Pasture and barn cleaning is an important part of herd management. A clean environment is essential for parasite control and for the healthy growth of your pastures. However, cleaning up is not always the most favorite and easiest task.
The basic method of cleaning pastures, of course, is the ole' standard shovel and rake. If your herd numbers and pastures are not too large, this isn't always the grunge task. On a nice sunny day, enjoying the quiet sounds of nature and the smells of spring and summer, just raking away knowing that also you're getting your cardiac workout for the day - what more could you ask for?
There are, however, some other mechanical methods of picking up the poo that lama owners have discovered and put to good use. Some owners have found that a leaf vacuum works well. Mounting the vacuum in a cart of some kind and using a long hose, the vacuum picks up the lama beans, grinds them finely, and deposits them into a large trash can.
Another tried and true method is using the vac system made by Agri-Fab. It is a separate unit that can be pulled behind your riding mower or an ATV. It has a 5 or 8 HP motor, has a 32 of 41 cubic feet capacity in the bin, it dumps, and picks up the poo with a large hose attachment. The collected material in the bin is ground into a fine material similar to peat moss. It feels dry and has no odor. This unit will also vacuum up leaves and small sticks. As you might imagine, it works much better on dry poo, but with a little practice, some moist areas can also be vacuumed without clogging up the system.
These last two suggested methods may not be as conducive to connecting with Mother Nature, but the task can still be turned into an enjoyable afternoon by just getting outside in the country air and enjoying your personal selections in your MP3 player.
Now, what to do with the collected poo. Lama manure is regarded as an excellent plant enhancer and reportedly can be applied around your plants, trees, and bushes without danger of burning your plants. Although to be sure, you would have to do a chemical analysis on the manure on your farm, the reported analysis is 1 nitrogen, 1.5 phosphorus, and 1 potassium, when dried. Lama beans may take awhile to break down, but they're good for putting around bushes and trees for a winter boost. With the use of a manure spreader, it can be spread on a vacant pasture area. Don't spread it on pastures that you use for your animals as you will possibly be adding parasite back into your grazing areas.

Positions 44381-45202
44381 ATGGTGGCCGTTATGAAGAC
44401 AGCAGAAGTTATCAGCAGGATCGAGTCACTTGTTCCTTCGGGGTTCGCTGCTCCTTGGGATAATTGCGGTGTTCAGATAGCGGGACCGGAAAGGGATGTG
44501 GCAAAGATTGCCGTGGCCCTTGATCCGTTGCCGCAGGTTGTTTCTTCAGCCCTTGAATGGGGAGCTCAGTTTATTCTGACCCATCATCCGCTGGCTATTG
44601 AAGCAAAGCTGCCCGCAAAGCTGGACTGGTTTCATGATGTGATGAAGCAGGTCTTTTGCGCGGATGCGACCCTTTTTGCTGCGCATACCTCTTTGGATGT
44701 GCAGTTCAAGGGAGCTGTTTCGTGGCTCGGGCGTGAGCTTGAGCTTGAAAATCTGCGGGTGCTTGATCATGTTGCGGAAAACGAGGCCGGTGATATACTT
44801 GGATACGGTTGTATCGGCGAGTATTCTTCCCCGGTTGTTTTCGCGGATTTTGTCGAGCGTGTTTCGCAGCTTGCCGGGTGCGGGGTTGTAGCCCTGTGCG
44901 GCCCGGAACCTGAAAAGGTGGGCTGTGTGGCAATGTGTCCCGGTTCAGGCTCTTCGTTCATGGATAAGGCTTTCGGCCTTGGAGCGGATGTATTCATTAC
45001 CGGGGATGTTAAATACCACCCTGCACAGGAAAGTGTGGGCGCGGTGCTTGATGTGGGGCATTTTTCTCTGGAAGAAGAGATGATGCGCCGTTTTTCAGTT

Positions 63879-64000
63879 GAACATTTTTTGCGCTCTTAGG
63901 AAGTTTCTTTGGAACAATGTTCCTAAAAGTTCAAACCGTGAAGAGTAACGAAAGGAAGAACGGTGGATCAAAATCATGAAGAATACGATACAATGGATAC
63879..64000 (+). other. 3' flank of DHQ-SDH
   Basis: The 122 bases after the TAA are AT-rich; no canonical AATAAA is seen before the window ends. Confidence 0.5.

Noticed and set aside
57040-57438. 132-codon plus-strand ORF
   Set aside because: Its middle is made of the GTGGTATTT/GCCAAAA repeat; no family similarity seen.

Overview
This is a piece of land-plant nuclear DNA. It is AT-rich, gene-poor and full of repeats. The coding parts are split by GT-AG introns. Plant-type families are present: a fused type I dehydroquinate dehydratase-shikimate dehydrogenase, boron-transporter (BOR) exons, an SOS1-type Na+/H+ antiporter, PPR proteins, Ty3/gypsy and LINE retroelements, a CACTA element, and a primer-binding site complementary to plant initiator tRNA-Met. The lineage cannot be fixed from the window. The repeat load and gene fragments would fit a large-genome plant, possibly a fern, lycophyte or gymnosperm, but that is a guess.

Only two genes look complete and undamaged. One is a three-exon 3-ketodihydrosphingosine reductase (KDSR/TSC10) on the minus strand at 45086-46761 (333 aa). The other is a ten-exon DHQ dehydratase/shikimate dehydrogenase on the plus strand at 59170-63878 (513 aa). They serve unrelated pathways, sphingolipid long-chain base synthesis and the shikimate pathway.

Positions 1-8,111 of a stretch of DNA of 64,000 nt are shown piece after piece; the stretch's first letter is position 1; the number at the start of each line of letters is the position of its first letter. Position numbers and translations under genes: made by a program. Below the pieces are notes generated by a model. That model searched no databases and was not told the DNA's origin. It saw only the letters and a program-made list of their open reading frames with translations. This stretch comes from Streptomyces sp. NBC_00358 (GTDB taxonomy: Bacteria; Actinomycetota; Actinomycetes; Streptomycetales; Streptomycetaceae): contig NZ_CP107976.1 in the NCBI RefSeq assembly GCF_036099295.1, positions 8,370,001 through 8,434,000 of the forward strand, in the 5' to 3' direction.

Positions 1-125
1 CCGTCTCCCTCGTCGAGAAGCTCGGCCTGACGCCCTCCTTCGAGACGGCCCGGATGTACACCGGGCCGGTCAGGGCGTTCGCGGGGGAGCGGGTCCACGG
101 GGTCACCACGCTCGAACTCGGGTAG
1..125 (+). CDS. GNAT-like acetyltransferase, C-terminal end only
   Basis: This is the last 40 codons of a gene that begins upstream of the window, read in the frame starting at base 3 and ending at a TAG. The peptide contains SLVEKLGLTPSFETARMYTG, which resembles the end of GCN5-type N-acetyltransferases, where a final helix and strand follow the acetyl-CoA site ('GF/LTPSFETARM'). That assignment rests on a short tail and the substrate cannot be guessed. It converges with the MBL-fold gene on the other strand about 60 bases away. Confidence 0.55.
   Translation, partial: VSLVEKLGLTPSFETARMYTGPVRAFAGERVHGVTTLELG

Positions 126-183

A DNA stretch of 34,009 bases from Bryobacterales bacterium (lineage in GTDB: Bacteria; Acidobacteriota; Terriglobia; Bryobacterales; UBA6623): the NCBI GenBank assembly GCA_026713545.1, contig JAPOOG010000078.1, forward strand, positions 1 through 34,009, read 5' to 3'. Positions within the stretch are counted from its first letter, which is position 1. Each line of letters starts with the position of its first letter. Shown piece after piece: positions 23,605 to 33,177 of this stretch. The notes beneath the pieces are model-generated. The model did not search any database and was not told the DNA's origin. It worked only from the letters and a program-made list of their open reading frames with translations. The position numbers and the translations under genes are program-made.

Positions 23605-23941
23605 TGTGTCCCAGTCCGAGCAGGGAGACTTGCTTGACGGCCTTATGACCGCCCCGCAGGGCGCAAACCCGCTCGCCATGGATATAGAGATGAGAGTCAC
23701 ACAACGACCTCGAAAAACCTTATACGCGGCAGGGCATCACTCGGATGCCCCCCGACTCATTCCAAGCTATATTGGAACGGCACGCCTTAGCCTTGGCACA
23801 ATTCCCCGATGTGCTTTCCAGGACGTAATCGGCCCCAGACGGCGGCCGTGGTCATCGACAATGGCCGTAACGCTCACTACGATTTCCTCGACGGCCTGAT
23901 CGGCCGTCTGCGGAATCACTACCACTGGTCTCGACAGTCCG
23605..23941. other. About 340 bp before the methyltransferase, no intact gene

Another method for enhancing your plants with your own farm deposits, is to make llama tea. Just put some beans into a bucket, add water, and let it seep. When dissolved, it makes a wonderful enhancing watering mixture for your plants. If the tea is made strong, it also makes a good preventative spray for the trunks of trees that your animals may be nibbling on. Many llama owners either sell or give their manure away to neighboring gardeners. One owner tell us they just make a pile out by their country road, mark it "free to shovelers", and the pile just magically disappears.
Composting is an easy way to use your farm manure and offers three positive results. The chemical compounds in the manure will be rapidly stabilized thus limiting an unfriendly impact on the environment; the manure and bedding material will produce a rich soil amendment; and the material will be reduced to about 1/3rd of its original volume. Composting is the process of organic matter decomposing in a warm, moist environment. The heat generated with the composting process normally kills any parasites and weed seeds. For composting you will need a stall-like area about 3' x 3' x 3'. Fill with manure. Grasses and garden clippings may also be added. Cover the area with a roof, tarp, or sheet of plastic (black plastic helps generate more heat) and keep the area as damp as a wrung out sponge. Add air to the pile by turning it occasionally. Depending on how moist your compost pile stays and how often it is turned, your compost will most likely be ready in a couple of months in the summer and three to five months in the winter due to cooler temperatures slowing down the microbial activity. You'll know when your compost is ready when your pile is reduced in size by about 50% and when the texture is evenly crumbly like soil. Now watch your gardens flourish!!
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